Marine Scientists' Report Says World's Ocean
An international panel of marine experts warns in a report released this week that the world's ocean is at high risk of entering a phase of extinction of marine species "unprecedented in human history."
Two reasons for a "new extinction event" are overfishing and pollutants such as flame retardant chemicals and detergents.
The report released by the International Program on the State of the Ocean arises from an interdisciplinary international workshop which considered the cumulative impacts of all stressors affecting the ocean.
Considering the latest research across all areas of marine science, the workshop examined the combined effects of pollution, acidification, ocean warming, overfishing and hypoxia, or deoxygenation.
The panel concluded:
"This is a very serious situation demanding unequivocal action are every level," Rogers said. "We are looking at consequences for humankind that will impact our lifetime, and worse, our children's and generations beyond that."
Marine scientists from institutions around the world had gathered at Oxford University to review recent research by world ocean experts. The report says the scientists "found firm evidence that the effects of climate change, coupled with other human-induced impacts such as over-fishing and nutrient run-off from farming, have already caused a dramatic decline in ocean health."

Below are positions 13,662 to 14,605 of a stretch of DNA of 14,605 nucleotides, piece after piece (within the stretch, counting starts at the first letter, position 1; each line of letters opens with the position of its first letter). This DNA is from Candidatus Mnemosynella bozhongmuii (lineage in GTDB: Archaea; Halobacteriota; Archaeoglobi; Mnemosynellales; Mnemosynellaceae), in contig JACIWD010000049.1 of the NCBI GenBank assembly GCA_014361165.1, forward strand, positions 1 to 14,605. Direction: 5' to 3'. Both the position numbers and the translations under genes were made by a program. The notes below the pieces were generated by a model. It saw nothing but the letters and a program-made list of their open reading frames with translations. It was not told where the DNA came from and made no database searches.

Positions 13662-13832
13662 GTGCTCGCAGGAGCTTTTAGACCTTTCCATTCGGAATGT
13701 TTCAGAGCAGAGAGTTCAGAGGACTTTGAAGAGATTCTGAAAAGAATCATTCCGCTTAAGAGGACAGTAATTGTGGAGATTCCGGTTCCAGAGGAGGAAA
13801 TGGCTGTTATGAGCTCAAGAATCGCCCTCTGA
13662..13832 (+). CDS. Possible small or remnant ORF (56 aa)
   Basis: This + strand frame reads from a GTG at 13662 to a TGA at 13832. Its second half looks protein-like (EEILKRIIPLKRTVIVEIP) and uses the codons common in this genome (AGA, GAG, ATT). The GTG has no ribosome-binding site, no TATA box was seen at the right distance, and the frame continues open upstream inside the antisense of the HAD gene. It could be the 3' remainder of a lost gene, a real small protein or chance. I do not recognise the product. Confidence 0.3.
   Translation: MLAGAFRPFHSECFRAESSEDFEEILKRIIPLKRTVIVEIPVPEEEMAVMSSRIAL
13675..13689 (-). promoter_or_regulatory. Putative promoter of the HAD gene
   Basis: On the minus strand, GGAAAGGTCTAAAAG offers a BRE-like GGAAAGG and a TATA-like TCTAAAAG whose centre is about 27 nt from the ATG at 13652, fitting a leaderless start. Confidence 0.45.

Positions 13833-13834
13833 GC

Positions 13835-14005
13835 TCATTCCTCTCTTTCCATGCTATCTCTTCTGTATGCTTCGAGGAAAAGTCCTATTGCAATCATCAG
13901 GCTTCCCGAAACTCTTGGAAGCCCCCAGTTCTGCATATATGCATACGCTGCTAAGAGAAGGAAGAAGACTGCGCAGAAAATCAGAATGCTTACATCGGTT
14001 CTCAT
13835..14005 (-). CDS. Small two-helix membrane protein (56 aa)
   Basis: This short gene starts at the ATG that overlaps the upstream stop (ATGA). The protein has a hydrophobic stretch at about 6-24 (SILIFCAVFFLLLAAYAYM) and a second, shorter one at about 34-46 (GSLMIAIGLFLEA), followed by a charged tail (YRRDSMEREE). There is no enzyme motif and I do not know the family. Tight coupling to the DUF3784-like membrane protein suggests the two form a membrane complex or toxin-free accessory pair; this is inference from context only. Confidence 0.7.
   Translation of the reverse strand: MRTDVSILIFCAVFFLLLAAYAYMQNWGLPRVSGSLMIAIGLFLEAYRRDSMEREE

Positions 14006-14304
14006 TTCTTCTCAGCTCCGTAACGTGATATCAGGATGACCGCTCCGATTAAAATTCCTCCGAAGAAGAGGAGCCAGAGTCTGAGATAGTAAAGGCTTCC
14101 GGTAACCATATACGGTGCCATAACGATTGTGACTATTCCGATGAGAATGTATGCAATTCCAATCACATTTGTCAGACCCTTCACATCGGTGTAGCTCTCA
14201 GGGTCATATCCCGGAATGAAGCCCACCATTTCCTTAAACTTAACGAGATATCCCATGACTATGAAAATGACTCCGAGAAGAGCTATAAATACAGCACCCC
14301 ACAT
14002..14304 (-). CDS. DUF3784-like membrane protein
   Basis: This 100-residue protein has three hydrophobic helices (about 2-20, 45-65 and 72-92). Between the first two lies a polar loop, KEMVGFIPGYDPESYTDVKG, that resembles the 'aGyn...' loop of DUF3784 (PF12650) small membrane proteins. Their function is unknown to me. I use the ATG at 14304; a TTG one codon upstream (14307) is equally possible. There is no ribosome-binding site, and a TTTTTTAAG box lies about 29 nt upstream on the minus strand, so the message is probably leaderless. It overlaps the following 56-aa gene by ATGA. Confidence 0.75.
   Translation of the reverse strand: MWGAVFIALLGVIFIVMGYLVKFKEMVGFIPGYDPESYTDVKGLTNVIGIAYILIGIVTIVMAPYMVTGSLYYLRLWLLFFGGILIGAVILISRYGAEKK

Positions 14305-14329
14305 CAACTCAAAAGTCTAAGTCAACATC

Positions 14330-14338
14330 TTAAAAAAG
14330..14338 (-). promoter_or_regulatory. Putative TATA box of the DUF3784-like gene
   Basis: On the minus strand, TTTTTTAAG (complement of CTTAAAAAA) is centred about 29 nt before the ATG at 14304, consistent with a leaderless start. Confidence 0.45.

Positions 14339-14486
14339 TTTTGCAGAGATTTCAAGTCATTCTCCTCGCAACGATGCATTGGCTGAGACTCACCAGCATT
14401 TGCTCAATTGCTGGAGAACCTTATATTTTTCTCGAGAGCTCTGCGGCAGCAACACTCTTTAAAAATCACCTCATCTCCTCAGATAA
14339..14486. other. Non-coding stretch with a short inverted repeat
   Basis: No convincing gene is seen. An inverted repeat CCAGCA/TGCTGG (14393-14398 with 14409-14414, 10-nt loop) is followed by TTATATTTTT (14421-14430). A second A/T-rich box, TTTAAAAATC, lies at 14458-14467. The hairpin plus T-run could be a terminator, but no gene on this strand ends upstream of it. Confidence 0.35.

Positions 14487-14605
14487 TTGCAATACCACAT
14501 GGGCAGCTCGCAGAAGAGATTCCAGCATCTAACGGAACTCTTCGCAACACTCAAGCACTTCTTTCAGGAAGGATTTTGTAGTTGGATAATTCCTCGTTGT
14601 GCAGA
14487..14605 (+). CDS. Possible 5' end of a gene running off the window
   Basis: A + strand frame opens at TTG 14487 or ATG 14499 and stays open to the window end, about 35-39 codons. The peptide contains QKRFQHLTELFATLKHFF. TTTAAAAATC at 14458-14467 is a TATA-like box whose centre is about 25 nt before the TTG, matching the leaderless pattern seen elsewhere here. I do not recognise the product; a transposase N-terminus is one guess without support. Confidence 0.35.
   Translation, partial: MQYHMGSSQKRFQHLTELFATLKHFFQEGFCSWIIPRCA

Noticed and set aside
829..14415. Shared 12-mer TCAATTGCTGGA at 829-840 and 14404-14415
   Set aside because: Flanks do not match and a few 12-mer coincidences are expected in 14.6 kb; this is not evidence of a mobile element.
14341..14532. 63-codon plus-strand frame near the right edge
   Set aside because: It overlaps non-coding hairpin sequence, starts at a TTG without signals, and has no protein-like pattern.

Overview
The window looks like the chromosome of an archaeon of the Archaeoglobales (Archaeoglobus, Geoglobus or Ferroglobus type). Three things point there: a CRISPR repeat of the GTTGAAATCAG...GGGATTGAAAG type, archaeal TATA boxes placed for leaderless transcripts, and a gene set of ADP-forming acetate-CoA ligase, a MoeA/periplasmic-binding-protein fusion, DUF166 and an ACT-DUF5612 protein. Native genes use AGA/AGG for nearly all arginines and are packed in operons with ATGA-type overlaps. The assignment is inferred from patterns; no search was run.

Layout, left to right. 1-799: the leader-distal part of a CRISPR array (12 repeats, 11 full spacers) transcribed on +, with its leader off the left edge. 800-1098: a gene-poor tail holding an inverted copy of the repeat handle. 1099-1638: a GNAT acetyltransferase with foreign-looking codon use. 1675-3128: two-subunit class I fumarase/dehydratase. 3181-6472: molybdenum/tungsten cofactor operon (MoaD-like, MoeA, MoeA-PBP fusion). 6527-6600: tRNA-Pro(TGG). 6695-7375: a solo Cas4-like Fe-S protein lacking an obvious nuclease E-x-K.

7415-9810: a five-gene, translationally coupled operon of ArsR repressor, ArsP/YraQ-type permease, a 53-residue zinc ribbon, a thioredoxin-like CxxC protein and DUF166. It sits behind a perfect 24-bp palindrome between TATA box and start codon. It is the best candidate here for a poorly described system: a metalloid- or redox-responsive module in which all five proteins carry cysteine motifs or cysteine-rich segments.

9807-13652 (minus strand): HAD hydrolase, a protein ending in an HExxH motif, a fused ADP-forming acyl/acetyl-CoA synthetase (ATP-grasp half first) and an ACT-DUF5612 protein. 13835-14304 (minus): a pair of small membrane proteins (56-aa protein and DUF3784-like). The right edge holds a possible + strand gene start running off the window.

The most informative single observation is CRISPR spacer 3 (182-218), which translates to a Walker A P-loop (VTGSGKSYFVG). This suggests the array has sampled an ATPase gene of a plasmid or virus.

The scientists say that increasing hypoxia and anoxia (absence of oxygen, known as ocean dead zones) combined with warming of the ocean and acidification are the three factors which have been present in every mass extinction event in Earth's history.
There is strong scientific evidence that these three factors are combining in the ocean again, says the panel, exacerbated by multiple severe stressors. The panel concluded that "a new extinction even was inevitable if the current trajectory of damage continues."
The panel pointed out examples of this "current trajectory" that include:
The report includes a series of recommendations and calls on states, regional bodies and the United Nations to enact measures to "better conserve ocean ecosytems" and demand "the urgent adoption of better governance of the largely unprotected high seas which make up the majority of the world's oceans."
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